Controversy struck the 2016 European Masters Championships, as an open letter yesterday was published directed towards British Swimming CEO David Sparkes. The meet ran from May 25th to the 29th.
The letter, which you can read in full here, criticized the lack of limitations on meet entries. There were allegedly far too many swimmers entered in a meet that simply wouldn’t be able to host such a large amount of athletes. Thus, many swimmers entered the meet and invested time and money to get there and compete only to be told far too late that the meet was overbooked. According to the letter, entries to the meet were given out on a first come, first served basis only four days prior to the beginning of the meet.
“The resulting debacle and the ensuing scramble to shoe horn as many people as possible into the event, led to administrative chaos and completely avoidable strain on both competitors and the people delivering the event.”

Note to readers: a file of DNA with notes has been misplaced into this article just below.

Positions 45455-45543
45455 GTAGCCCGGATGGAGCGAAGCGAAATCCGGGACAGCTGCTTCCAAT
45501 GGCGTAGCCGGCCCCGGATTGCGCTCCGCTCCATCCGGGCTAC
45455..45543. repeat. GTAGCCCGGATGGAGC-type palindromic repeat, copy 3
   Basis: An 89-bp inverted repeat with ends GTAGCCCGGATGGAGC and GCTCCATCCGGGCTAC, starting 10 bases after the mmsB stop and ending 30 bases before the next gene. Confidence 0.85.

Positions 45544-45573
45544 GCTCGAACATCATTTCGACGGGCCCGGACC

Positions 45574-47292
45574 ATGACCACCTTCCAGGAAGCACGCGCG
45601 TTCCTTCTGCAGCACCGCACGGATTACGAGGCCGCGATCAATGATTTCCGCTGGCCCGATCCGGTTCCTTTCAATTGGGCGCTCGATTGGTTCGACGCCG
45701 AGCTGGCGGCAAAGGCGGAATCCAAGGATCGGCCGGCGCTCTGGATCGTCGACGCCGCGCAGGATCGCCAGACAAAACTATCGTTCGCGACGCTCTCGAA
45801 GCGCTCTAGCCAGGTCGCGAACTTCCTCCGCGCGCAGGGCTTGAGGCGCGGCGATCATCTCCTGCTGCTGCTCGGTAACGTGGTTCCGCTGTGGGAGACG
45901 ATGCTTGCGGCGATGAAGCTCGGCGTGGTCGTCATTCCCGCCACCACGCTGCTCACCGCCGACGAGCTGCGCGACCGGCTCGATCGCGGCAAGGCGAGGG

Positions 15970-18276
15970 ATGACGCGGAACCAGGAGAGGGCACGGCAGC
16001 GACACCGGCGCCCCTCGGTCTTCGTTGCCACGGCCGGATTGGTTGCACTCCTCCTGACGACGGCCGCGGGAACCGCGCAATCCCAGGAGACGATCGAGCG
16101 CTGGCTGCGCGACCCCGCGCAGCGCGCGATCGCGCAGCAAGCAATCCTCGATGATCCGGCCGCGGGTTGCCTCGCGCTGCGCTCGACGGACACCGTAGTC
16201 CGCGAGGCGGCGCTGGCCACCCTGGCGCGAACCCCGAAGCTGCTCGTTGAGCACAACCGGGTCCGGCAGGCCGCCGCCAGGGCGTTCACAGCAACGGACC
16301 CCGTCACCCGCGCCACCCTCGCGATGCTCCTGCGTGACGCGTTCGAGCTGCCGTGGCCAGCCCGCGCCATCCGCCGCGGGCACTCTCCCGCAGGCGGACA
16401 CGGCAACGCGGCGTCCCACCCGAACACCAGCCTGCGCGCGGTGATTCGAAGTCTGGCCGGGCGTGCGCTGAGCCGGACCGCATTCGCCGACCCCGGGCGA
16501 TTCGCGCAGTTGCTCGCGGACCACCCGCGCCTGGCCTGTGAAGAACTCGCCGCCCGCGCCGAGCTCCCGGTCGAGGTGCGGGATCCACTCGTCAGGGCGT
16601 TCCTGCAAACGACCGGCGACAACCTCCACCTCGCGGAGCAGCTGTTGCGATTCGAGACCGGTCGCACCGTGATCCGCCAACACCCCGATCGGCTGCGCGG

The author of the letter, Verity Dobbie, concludes her letter suggesting there might be a new federation established to run affairs for masters swimming.
Sparkes responded to Dobbie, saying that he had “received numerous positive comments from Masters Swimmers who participated in London from around Europe and expressing how appreciative they are with the opportunity to swim in London in the Aquatic Centre.”
In his response, he also said that “we all agree there were challenges and we all also agree that the Organising Committee did a great job. There are of course lessons to learn as there are from every major event and both LEN and British Swimming will take these on board in due course.”
Simon Rothwell, LEN Masters Chairman, also gave a reply to Dobbie’s letter. He echoed that there were issues regarding the entries, saying “you are right that at the beginning of the week the challenge was extremely difficult to manage but by working together things did improve. Not something any of us would want to repeat though.”
Neither Sparkes nor Rothwell proposed any explicit changes or further actions that would take place following their responses.